Ten Things You Might Not Know About Charles and Ray Eames: As a major retrospective of the lauded designers' work opens at the Barbican, we reveal ten little-known facts about their life and creative practice: 4. They designed revolutionary leg splints for soldiers; 7. They saw innovation as a "last resort" [fab images]- AnOther Magazine (UK)
"Galina Balashova: Architect of the Soviet Space Programme" by Philipp Meuser: One architect defined the look of the whole Soviet space programme, from its logos to its satellites. Edwin Heathcote is fascinated by her personal archive: Balashova did it all.- Icon (UK)
Boston's Most Controversial Buildings Prove That Concrete Can Be Beautiful: "Heroic: Concrete Architecture and the New Boston" by Mark Pasnik, Chris Grimley and Michael Kubo explores how Boston became an unlikely home for many of the world’s great concrete buildings...authored by a stellar roster of talent... By Alissa Walker -- Marcel Breuer; Henry N. Cobb; I.M. Pei; Paul Rudolph; Le Corbusier; The Architects Collaborative; Sert, Jackson & Associates; Eduardo Catalano; Kallman, McKinnell & Knowles [images]- Gizmodo
"Space, Hope and Brutalism: English Architecture 1945-1975" by Elain Harwood - the romantics who reshaped Britain: This authoritative study of postwar architects reveals their grand vision...Yet if these architects were mostly not the megalomaniacs of caricature, many of them liked to think big. By Rowan Moore- Observer (UK)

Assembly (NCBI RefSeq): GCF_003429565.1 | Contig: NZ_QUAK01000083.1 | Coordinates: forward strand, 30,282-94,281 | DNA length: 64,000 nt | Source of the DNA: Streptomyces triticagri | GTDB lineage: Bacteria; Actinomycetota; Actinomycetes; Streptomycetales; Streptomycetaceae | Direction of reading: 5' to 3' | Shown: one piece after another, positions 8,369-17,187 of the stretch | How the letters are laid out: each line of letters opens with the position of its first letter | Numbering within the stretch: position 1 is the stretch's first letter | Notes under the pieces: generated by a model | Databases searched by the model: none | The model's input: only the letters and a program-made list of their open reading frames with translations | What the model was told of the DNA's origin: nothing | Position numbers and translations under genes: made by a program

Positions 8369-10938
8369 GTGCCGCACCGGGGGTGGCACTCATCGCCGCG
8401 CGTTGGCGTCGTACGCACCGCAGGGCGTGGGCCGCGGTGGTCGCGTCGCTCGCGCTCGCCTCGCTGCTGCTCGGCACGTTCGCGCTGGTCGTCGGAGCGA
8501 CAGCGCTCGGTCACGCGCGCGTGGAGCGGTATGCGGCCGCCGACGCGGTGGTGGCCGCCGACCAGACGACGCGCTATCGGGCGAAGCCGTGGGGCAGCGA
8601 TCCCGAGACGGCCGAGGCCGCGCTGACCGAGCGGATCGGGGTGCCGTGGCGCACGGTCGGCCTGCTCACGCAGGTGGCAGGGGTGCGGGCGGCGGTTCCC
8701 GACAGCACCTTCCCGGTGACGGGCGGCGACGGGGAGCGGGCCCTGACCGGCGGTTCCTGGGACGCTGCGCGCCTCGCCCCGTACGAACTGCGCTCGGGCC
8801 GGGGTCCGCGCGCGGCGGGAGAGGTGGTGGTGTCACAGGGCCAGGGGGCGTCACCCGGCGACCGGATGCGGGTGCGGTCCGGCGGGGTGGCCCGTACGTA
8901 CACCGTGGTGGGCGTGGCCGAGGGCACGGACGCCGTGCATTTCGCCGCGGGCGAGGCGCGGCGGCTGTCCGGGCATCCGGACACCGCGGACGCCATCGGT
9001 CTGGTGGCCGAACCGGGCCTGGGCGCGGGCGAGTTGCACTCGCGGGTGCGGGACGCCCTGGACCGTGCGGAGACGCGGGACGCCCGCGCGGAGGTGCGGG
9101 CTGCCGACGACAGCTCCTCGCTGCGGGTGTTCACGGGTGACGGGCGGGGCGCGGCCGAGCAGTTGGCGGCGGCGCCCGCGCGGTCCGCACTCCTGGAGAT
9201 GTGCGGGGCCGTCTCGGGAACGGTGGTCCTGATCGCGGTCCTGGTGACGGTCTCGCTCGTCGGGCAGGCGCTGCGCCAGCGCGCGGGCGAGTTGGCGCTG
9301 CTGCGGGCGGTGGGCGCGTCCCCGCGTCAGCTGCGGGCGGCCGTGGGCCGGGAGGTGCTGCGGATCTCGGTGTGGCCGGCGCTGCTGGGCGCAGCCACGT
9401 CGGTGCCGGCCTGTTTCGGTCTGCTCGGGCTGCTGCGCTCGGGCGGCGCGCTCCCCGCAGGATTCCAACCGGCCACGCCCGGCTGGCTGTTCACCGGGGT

In Russia, Palaces and Metro Stations Are Hard to Tell Apart: The stations, like the palaces, are supremely decadent, with high arched ceilings, opulent gold leaf, and glittering chandeliers. Photographer David Burdeny takes us inside with "A Bright Future" and leaves you wondering just what you’re seeing. [images]- Wired
A Visual Banquet of Manhattan Has Its Own Compelling Past: I.N. Phelps Stokes published the first of his six volumes of “The Iconography of Manhattan Island” in 1915 and the last in 1928. It is still considered one of the most important works on New York...the first truly definitive history of Manhattan - unrivaled to this day...Hundreds of historical images...rendered in sumptuous color...Now, the Iconography is available online through Columbia University and the Internet Archive. By David W. Dunlap [images]- New York Times
A More Active Approach to Design Can Save Lives: Businesses are investing billions to make their workspaces more environmentally sustainable. But they should also consider how sustainable those workspaces are for the human beings who work in them. By Jonathan Webb- ArchNewsNow.com
OMA: A new art space for Fondazione Prada located in a former industrial complex [in Milan] may sound like the cliché of the 21st century gallery. It is, however, anything but: ...it is undoubtedly the zenith of the collaboration between the two cultural powerhouses...Totally open to the city and rooted in the existing fabric of the site...a provocative and totally new kind of art space... By Nina Tory-Henderson [images]